This video came to me this morning via Google reader, and since I work for a rather large greeting card company, I had to post something about it.
Swedish Post have come up with a great idea to promote the sending of traditional greeting cards, by replicating designs created by Jenny Nystrom as a live action video feed to the web.
Christmas Cards on Wheels (xmasonwheels.com), is the work of Åkestam Holst which allows visitors to the site to control a camera mounted on wheels. Visitors can guide the camera around a track and then take pictures of the Christmas scene which is sent as real Christmas cards to friends and family. Visitors can also choose to be the engineer of the Christmas Train and decide what should happen in the live surroundings.
As a designer that works in an internal studio that is bridging the gap between physical greeting card products and an ever expanding digital and online experience I think this is a great idea. It creates a real connection between the online experience and a physical product that helps promote the Swedish Post.
I work for a company that produces some of the best holiday greeting cards in the world, so you could say I am a little biased when it comes to us vs the competition. With that said though, I am always the first to admit there are some really amazing designers doing great work that rivals or at times exceeds what my company produces. That’s OK it helps raise the bar, and drives all of us forward to be even more creative, and design better products.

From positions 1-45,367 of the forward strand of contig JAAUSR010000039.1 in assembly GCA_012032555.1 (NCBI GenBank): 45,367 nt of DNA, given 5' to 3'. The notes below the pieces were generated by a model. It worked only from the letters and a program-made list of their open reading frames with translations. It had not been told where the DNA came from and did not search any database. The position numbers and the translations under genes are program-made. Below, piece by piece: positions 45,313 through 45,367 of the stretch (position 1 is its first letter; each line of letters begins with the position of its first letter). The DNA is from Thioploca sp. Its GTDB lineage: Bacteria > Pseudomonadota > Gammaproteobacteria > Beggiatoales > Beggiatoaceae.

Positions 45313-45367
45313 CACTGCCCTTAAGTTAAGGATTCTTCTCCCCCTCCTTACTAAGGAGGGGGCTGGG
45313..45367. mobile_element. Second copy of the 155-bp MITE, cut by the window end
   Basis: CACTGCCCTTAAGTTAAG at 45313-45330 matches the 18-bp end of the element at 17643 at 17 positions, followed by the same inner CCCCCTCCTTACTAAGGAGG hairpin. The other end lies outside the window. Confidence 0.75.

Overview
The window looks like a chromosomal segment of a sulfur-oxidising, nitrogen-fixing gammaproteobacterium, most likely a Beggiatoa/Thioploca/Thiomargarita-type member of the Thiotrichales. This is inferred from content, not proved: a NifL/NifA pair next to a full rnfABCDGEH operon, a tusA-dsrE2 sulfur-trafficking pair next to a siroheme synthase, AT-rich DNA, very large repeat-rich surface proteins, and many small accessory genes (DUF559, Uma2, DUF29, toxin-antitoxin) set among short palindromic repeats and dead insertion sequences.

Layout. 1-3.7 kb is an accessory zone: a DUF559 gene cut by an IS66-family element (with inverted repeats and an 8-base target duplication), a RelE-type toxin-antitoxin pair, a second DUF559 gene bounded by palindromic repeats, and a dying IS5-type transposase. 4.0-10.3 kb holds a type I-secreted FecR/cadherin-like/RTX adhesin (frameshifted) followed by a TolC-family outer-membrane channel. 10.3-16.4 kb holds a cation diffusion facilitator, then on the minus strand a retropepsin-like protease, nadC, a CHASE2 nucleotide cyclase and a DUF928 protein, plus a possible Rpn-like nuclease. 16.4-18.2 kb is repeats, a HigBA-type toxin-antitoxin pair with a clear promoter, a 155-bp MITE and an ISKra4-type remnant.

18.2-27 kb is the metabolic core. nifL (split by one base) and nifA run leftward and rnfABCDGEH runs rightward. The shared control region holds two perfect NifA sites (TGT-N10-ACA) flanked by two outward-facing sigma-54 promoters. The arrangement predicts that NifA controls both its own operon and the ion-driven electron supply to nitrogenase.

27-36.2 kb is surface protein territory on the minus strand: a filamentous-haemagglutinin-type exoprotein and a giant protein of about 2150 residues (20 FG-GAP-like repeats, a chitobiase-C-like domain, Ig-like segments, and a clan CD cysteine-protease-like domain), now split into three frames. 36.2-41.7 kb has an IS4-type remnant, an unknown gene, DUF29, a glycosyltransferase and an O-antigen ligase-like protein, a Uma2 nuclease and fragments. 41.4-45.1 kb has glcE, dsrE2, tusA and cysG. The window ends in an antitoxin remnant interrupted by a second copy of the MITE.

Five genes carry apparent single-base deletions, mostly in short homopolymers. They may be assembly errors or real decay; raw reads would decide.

To many, designing a greeting card seems like it would be easy, but in reality it can be one tough design job. Over the last week, I had the opportunity to be back on the greeting card design boards designing two cards (something I haven’t done in years), while I thought it would be a simple task, it took allot more effort than I remembered.
Below is a gallery of Christmas cards that I think are absolutely wonderful from a design perspective. They have pushed the genre forward in terms of design, process, illustration, message and quality.
A few weeks ago we had house guests in from Baltimore for a few days. And just yesterday, I received a great little thank you note from them designed by Knock Knock. I had never seen the Knock Knock products before so I had to go to the website and check out what they are all about. I have to tell you, as a designer that works for a rather large social expressions company, whose primary product is ink on paper greetings, we should have done something like this a long time ago.
Knock Knock’s entire line of products is based on the concept of “fill in the blank.” Even their tag line on their logo says it, “Multiple choice correspondence, because life is fill-in-the-blank.” I love the concepts, everything from paper “Tweet” notes for the Twitter challenged, to “Top reasons I must have sex with you.” I just spent about 45 minutes going through the web site and have a whole list of products I intend to order from them.
The thank you card that we got is well designed. It has a great color pallet, it looks like nicer stationary without being to over the top, the editorial is fun and light. The entire piece has a semi-retro feel without relying to heavily on retro shtick. This is really fun stuff.
Since my day job is working for a large social expressions company that produces things made out of paper with a fold in the middle, I’m always impressed when I find a series of greeting cards that are unlike anything I’ve seen before. These aren’t totally new, but they are very clever and fun. Architectural model greeting cards from Kaminokousakujo, use paper figures often used in architectural modeling. They are the creative brainchild of Naoki Terada (Terada Architects).